Be the Teacher Who Decided to Go For It!

There will be times in your career when you will come to a crossroads and need to decide, “Is this worth it? Will this make a difference?”  Sometimes you will feel like you are taking a chance, and jumping into the unknown. Other times, you will be a visionary and will be convinced that things will work out, no matter what. In both of these instances, I say, be the teacher who decided to go for it.  Either way you will learn a lesson, and come out a better person. There were several instances in my career when I decided to go for it, and was changed forever. Some situations were harder than others, but ALL were worth the effort.

My first experience trying to “Go for it,” while teaching was very early on. Think: student teaching, overwhelmed, thrown into the fire, I’ve dreamed of teaching my whole life, but not actually done it, early. I was sitting in my college classroom filling out a form detailing the age I would like to student teach in, and why. Well, obviously, I chose K-2, because I was getting my Kindergarten endorsement, so it would make sense. Also, I knew I was meant to teach younger grades. What does that even mean? I didn’t know anything. I hadn’t really experienced teaching yet.

Turns out, I got a position to student teach in second grade. Wahoo! I planned for weeks, and detailed every lesson down to the minute. I was organized and ready to teach. What I was not ready for were the students. I know, that sounds absurd, I am a teacher! What I mean is this: I had planned out what teaching should look like, without actually experiencing it. I had many jobs and experiences with young children, however, holding their attention for hours on end each day, while also planning and teaching a curriculum was something I had never done. I was overwhelmed. After a couple months I wasn’t enjoying what I was doing. To top it all off, connecting to second graders was not coming naturally to me. I was scared. It was the first week in February and I was approached by my professor to switch to a fifth grade classroom. I decided to go for it. 

I instantly connected with the older elementary students. This. Was. Me. Planning their lessons was interesting and enjoyable. I had conversations with students that were meaningful, and was able to inspire and teach, all at the same time. I don’t know if it was a new start, a new grade, or a new outlook, but changing grades really helped me to be a better teacher. Deciding to go for it, and try something new made me the teacher I am today. Spoiler alert: I never got my Kindergarten endorsement. Kudos to all you Kindergarten teachers out there! I envy your patience, motivation, and creativity. I spent the next 5 years of my professional career teaching 6th grade in an elementary classroom, and I loved every second (well, almost every second) of it. I am so grateful for this experience. It is a time in my life that I am proud to say I took the brave step into the unknown, and embraced the joy I didn’t know was waiting for me.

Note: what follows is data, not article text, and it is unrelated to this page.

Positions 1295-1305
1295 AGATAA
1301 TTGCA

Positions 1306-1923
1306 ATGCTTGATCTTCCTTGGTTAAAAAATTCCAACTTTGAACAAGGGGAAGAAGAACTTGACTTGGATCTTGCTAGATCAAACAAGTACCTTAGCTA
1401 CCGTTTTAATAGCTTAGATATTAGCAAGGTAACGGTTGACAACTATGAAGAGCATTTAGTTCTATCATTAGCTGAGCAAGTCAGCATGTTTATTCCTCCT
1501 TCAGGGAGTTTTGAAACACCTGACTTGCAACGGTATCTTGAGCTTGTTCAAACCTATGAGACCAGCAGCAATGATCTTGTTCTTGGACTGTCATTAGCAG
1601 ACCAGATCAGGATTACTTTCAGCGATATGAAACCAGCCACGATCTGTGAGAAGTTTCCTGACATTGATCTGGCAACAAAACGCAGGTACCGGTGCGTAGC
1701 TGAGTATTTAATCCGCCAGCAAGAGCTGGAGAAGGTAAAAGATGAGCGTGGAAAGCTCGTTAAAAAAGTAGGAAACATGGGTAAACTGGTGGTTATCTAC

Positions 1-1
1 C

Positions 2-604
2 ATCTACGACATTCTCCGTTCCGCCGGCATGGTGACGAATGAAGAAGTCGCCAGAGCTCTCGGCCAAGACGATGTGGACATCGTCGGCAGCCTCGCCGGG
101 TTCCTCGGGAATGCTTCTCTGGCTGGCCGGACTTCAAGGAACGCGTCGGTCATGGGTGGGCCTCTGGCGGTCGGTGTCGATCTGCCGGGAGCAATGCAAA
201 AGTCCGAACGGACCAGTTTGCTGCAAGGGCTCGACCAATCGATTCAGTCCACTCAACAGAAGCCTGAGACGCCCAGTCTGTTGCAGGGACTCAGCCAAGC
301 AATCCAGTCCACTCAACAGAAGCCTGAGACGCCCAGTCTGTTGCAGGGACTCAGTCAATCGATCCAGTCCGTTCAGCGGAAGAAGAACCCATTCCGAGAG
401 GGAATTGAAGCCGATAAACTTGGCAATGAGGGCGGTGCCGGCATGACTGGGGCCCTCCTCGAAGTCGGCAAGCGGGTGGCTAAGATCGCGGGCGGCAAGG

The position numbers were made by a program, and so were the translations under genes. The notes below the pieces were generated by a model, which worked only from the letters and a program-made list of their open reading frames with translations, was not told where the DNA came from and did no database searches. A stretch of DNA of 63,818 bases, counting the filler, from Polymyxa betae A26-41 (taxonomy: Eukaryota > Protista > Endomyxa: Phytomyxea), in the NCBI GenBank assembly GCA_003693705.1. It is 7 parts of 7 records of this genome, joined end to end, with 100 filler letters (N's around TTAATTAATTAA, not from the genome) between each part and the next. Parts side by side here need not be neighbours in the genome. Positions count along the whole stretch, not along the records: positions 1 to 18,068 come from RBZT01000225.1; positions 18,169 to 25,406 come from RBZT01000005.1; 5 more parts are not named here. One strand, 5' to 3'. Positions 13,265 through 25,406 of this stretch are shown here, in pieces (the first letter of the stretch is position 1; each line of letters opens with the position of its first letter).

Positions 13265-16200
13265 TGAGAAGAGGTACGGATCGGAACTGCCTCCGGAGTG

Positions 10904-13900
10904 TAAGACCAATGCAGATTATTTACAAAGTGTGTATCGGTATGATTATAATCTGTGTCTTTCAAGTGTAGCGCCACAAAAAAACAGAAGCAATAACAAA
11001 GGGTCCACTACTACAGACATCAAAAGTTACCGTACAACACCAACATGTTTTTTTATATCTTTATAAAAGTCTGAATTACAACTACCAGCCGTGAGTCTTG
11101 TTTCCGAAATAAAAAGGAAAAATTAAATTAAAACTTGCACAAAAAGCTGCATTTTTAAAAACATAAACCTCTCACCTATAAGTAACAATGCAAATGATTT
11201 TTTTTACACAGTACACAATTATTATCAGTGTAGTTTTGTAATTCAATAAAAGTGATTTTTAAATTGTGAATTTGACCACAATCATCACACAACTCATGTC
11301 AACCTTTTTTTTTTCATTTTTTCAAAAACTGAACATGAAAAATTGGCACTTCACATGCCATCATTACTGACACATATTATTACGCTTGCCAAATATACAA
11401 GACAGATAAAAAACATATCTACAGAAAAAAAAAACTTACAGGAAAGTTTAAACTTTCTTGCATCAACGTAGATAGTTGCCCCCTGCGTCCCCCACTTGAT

Another time I decided to go for it was not quite as dramatic, but still important. It was my first year teaching, and from day one all I had heard from my students was, “When will the castle fair be?” What the heck was a castle fair? I tried putting it off and saying things like, “I haven’t decided,” or “Sometime after Christmas,” or when Christmas was over, “I’ll talk to the other teachers, but before Spring Break for sure.” Keep in mind my entire 6th grade team was new to the school. For two of us it was our first year, and my other coworker had just started part way through the year, the previous year. As I got to talking to the principal and other more veteran teachers at the school, it turned out this was a 6th grade tradition. Each year when they learned about the Medieval time period, they made castles and had a huge production for the whole school to come and see, to finish their unit. As a new teacher, this was a lot to take on. My other two coworkers were not as enthusiastic about it, but for me, my students had been looking forward to it, and I didn’t want to let them down. You guessed it, I decided to go for it.

My class was the only class that participated in the castle fair that year. It wasn’t perfect, and there are things I wish I had changed. However, my students were so proud of their projects, and we showed them off to the entire school, just like they had witnessed each year, until it was finally their turn.

Eventually, the following year my coworkers came around, and all classes participated in the castle fair. I became in charge of it. The castle fair was my project, and I looked forward to it each year. It was my favorite activity to oversee.

The point is, we can all go for it. We can do it in big and small ways. Each day we are presented with opportunities that can change our career. We need to decide if that will be the moment we chase our dreams, and go for it, or walk away always wondering about our decision.

I say, go for it!

You’ve got this teachers. I believe in you.

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